Talk to any rancher and he’ll typically say he’s growing grass, not cattle. The more grass he can grow, the more cattle he can have to harvest it.
So, too, with Hawaiian fishponds; but instead of grass, the pond grows algae. The more algae grown, the more shrimp to eat it, and small animals to eat the shrimp, and small and then larger fish to feed on the pondlife.
Practically every culture in the world has practiced aquaculture (cultivation of aquatic life forms to serve the food needs of man) in some degree.
Ancient Egyptians, Mesopotamians and Assyrians stocked artificial ponds with fish; Greeks and Romans raised oysters, and Romans raised eels. Early Germans bred freshwater fish in ponds. Carp culture spread from Asia Minor and by A.D. 700 was established in Europe. (Apple & Kikuchi)
Hawai‘i had intense true aquaculture. As far as is known, fishponds existed nowhere else in the Pacific in types and numbers as in prehistoric Hawai‘i.
Only in the Hawaiian Islands was there an intensive effort to utilize practically every body of water, from the seashore to the upland forests, as a source of food, either agriculturally or aquaculturally. (Apple & Kikuchi)
There were three main technological advances resulting in food production intensification in pre-contact Hawai‘i: (a) walled fishponds, (b) terraced pondfields with their irrigation systems and (c) systematic dry-land field cultivation organized by vegetation zones. (Kelly)
Hawaiian fishponds are more productive than the natural habitat of coastal reef. The primary fish selected for the ponds were herbivores, usually mullet (‘ama‘ama) and milkfish (awa.)
A fishpond is essentially a pasture, in which algae (limu) is raised as food for the selected herbivores. Cultivation of algae depends on managing the environment of the pond, including fresh water/salt water balance, adequate sunshine for algae growth and seasonal cleaning to allow a fresh growth of algae. (Hiatt; Kelly)
Since the types of algae that mullet consume grow best in brackish water. Hawaiian walled fishponds were often located (a) on the shoreline near the mouth of a stream, (b) where fresh water escapes in springs along the shore, or frequently (c) in the sea. (Kelly)
The general term for a fishpond is loko (pond), or more specifically, loko iʻa (fishpond). Loko iʻa were used for the fattening and storing of fish for food and also as a source for kapu (forbidden) fish.
Loko kuapā, what we consider the typical coastal fishpond, are artificially enclosed by an arc-shaped seawall and containing at least one sluice gate (mākāhā.)
Loko pu‘uone are formed by development of a barrier beach paralleling the coast, and connected to the ocean by a channel or ditch; it’s a shore fishpond containing either brackish or a mixture of brackish and fresh water.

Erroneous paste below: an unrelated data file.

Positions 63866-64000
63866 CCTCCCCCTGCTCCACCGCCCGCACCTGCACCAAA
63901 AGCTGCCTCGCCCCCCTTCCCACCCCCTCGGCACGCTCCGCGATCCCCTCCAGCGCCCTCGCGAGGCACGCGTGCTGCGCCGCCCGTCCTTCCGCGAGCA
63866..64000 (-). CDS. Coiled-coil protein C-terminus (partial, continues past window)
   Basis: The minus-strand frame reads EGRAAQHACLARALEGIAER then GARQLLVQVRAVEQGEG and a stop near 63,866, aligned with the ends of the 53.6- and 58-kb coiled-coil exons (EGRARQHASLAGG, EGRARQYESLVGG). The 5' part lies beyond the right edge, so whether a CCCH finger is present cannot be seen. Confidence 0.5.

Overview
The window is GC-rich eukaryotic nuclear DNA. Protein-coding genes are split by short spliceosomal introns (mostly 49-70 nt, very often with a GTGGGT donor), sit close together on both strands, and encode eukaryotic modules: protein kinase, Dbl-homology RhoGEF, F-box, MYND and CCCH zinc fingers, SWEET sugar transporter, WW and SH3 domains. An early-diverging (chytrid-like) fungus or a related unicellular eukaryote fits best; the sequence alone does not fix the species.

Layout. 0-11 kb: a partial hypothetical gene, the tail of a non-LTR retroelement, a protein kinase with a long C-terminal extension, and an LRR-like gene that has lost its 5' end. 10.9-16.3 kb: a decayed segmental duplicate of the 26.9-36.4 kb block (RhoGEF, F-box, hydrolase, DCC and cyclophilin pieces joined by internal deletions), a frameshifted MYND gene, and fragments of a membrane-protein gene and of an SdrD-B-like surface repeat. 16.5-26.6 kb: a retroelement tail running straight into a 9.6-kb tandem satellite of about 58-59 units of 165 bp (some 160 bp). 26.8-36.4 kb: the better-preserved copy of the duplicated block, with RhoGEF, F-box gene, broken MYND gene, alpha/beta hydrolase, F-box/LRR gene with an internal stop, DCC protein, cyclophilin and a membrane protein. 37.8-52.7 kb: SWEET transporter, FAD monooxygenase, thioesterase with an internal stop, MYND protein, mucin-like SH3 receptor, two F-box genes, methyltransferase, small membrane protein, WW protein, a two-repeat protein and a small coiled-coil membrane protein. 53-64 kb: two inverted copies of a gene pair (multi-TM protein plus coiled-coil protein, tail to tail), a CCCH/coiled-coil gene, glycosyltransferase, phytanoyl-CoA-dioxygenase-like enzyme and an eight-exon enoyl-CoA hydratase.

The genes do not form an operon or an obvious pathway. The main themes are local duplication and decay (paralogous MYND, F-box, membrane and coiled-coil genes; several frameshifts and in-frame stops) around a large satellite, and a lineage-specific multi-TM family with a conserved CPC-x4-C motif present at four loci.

“The large salt or brackish water ponds, entirely enclosed, have one, two or four gates called mākāhā. These are of straight sticks tied on to two or three cross beams the sticks in the upright standing as closely as possible, so that no fish half an inch in thickness can pass them, while the water and young fry can pass freely in and out.” (McDonald)
“After five or six months fish would begin to be seen in the loko kuapā. During the high tides of ʻOle (ʻOle kai nui) the people who took care of the pond would rejoice to see the fish moving toward the kuapa walls, like waves of a rough sea, until the sluice, makaha, was filled with fish.”
“If the depth of the water at the sluice were a yard or more, the width of the mākāhā an anana, and the thickness of the kuapā walls an anana, this area would be filled with fish, piled one over the other until the fish at the top were dry; if a stone were placed on them it would not sink.” (Kamakau)
Fishponds, loko i‘a, were things that beautified the land, and a land with many fishponds was called a ‘fat’ land (‘āina momona.) They date from ancient times. (Kamakau)
It is not known when Hawaiian fishponds began to be constructed, but some fishpond walls have been carbon-dated to the 1400s. An estimate of 340–360 Hawaiian fishponds was noted for the period before the arrival of Captain James Cook in 1778.
An inventory in the early 1900s found 360 loko i‘a in the islands and identified 99 active ponds with an estimated annual production total of about 680,000 pounds, including 486,000 pounds of ‘ama‘ama and 194,000 pounds of ‘awa.
Loko i‘a were extensive operating systems that produced an average of 400–600 pounds per acre per year, a significant amount considering the minimal amount of fishpond ‘input’ and maintenance effort apparent by that time. (Keala)
‘Āina Momona performed by Kawika Kahiapo: